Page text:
The difference between the first and the second image is the background and text color. In the second picture there is no white space available, the colors are bright so the eyes don’t know what to focus on, even if the text is still in the center of the image.
Speaking of readability, pay attention to your text. For example, it’s exhausting to read a white text on a bright yellow background and vice versa.
There are certain features your visitors expect to find on your website. This includes certain products according to your specific business, multiple ways of navigation, a logo that brings them to the “home page” and website security for risk-free payments. Your website should meet all this criteria in order to ensure a positive onboarding experience.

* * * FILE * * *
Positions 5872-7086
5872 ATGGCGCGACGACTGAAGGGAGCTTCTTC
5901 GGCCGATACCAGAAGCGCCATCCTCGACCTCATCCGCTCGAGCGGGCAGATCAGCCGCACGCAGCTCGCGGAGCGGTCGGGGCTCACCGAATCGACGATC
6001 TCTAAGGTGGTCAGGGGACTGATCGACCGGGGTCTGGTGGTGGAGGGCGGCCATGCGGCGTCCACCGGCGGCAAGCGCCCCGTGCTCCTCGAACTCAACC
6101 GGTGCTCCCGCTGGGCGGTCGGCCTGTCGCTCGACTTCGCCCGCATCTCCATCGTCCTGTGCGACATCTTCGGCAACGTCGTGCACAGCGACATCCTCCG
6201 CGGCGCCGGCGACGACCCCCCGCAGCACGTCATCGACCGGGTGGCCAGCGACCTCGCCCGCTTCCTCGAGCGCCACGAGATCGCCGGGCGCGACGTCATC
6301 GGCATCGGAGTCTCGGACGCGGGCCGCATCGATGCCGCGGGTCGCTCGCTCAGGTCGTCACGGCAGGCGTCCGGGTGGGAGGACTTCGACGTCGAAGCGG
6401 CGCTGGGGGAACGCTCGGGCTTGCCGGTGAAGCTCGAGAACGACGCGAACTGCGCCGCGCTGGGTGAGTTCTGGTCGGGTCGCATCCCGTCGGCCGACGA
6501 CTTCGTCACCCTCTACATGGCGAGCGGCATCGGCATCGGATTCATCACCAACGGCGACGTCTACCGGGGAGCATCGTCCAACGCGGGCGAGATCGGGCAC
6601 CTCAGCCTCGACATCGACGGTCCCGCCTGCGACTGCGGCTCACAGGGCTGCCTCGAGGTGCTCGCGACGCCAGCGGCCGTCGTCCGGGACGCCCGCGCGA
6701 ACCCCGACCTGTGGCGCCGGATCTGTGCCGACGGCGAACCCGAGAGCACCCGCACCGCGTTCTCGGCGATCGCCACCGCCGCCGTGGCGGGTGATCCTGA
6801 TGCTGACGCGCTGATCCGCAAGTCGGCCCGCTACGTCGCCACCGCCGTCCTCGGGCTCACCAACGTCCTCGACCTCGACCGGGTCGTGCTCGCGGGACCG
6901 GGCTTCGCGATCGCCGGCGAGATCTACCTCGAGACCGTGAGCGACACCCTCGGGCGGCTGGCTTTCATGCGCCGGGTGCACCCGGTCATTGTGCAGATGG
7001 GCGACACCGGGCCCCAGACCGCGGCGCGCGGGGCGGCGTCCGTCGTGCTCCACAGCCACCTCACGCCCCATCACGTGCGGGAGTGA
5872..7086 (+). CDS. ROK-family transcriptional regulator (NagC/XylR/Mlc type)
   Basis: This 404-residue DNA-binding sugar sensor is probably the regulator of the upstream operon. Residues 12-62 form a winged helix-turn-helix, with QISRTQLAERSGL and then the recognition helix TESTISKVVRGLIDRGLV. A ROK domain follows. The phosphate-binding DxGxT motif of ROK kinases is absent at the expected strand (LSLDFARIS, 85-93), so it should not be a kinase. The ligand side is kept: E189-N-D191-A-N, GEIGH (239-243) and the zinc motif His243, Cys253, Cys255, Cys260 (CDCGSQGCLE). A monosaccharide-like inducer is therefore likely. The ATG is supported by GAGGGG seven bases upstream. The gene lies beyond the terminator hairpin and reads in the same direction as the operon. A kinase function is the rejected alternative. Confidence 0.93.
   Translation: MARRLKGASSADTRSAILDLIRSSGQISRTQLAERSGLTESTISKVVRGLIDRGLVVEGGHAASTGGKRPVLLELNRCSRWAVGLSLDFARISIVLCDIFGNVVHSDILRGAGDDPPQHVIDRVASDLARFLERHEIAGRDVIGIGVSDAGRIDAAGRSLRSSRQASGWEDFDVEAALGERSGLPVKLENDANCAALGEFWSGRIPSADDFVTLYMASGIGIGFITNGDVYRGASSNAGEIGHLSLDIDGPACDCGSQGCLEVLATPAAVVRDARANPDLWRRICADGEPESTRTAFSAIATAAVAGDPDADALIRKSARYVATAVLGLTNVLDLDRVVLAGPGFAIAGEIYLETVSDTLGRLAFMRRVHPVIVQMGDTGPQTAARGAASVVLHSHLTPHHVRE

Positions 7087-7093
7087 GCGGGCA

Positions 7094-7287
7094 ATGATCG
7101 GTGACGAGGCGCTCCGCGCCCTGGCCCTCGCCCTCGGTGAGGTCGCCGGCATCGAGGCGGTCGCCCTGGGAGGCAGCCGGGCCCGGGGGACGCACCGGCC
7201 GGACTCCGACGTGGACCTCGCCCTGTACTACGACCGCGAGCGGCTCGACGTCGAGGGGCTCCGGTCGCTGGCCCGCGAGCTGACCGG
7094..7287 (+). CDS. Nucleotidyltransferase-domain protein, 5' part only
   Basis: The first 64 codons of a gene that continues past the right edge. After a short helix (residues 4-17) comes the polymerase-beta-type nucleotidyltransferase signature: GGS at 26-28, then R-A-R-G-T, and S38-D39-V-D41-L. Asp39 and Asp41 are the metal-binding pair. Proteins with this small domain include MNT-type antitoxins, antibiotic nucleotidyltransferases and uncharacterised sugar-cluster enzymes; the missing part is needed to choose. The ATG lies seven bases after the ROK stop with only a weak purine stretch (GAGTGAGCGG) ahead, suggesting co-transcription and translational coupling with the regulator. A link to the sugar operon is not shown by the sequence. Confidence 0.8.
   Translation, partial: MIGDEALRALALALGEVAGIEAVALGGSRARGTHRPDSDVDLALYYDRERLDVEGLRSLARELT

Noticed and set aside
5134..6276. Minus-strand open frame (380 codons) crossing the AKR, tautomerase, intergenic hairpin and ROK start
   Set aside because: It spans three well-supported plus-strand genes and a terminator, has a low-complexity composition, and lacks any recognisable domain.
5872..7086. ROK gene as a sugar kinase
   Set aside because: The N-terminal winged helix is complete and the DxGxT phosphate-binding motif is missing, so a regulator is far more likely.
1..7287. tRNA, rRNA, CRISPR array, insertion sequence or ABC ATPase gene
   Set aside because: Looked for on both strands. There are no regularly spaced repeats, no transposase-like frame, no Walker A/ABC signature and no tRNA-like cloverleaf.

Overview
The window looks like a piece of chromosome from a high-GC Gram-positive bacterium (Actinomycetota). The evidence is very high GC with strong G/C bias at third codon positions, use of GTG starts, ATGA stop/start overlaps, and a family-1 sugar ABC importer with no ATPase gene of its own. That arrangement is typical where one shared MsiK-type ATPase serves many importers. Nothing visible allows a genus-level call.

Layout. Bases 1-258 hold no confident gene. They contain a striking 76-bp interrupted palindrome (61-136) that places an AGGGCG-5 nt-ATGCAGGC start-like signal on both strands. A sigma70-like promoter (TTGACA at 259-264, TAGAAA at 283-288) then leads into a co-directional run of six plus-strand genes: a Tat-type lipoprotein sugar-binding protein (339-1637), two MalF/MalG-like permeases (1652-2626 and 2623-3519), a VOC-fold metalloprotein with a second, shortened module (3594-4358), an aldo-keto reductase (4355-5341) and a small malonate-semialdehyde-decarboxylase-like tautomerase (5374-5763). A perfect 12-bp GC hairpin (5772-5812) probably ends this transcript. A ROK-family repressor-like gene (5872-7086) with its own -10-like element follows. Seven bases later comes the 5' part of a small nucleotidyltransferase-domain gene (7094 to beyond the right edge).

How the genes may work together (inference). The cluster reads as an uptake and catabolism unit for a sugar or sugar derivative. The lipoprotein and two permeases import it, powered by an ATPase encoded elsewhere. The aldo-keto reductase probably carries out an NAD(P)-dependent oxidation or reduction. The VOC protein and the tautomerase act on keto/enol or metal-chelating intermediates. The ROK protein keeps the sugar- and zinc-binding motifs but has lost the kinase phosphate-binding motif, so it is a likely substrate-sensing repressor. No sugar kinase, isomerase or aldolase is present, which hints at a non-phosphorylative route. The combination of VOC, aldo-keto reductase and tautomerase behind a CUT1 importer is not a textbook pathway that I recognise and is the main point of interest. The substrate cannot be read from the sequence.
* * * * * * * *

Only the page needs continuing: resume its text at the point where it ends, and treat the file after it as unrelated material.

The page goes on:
However, if you want to make a good long-term impression and learn how to drive traffic to your ecommerce store, it’s important to exceed these expectations.
Positive feedback works wonders on conversion rates, and especially in e-commerce, where decision-making is highly influenced by external opinions and customer experience. According to Spiegel Research Center, 95% of website visitors take into consideration reviews before buying a product. Moreover, Fatbit shows that 63% of shoppers are more likely to complete their purchase just because product reviews are available, so it’s extremely important to be transparent about your buyer’s experience.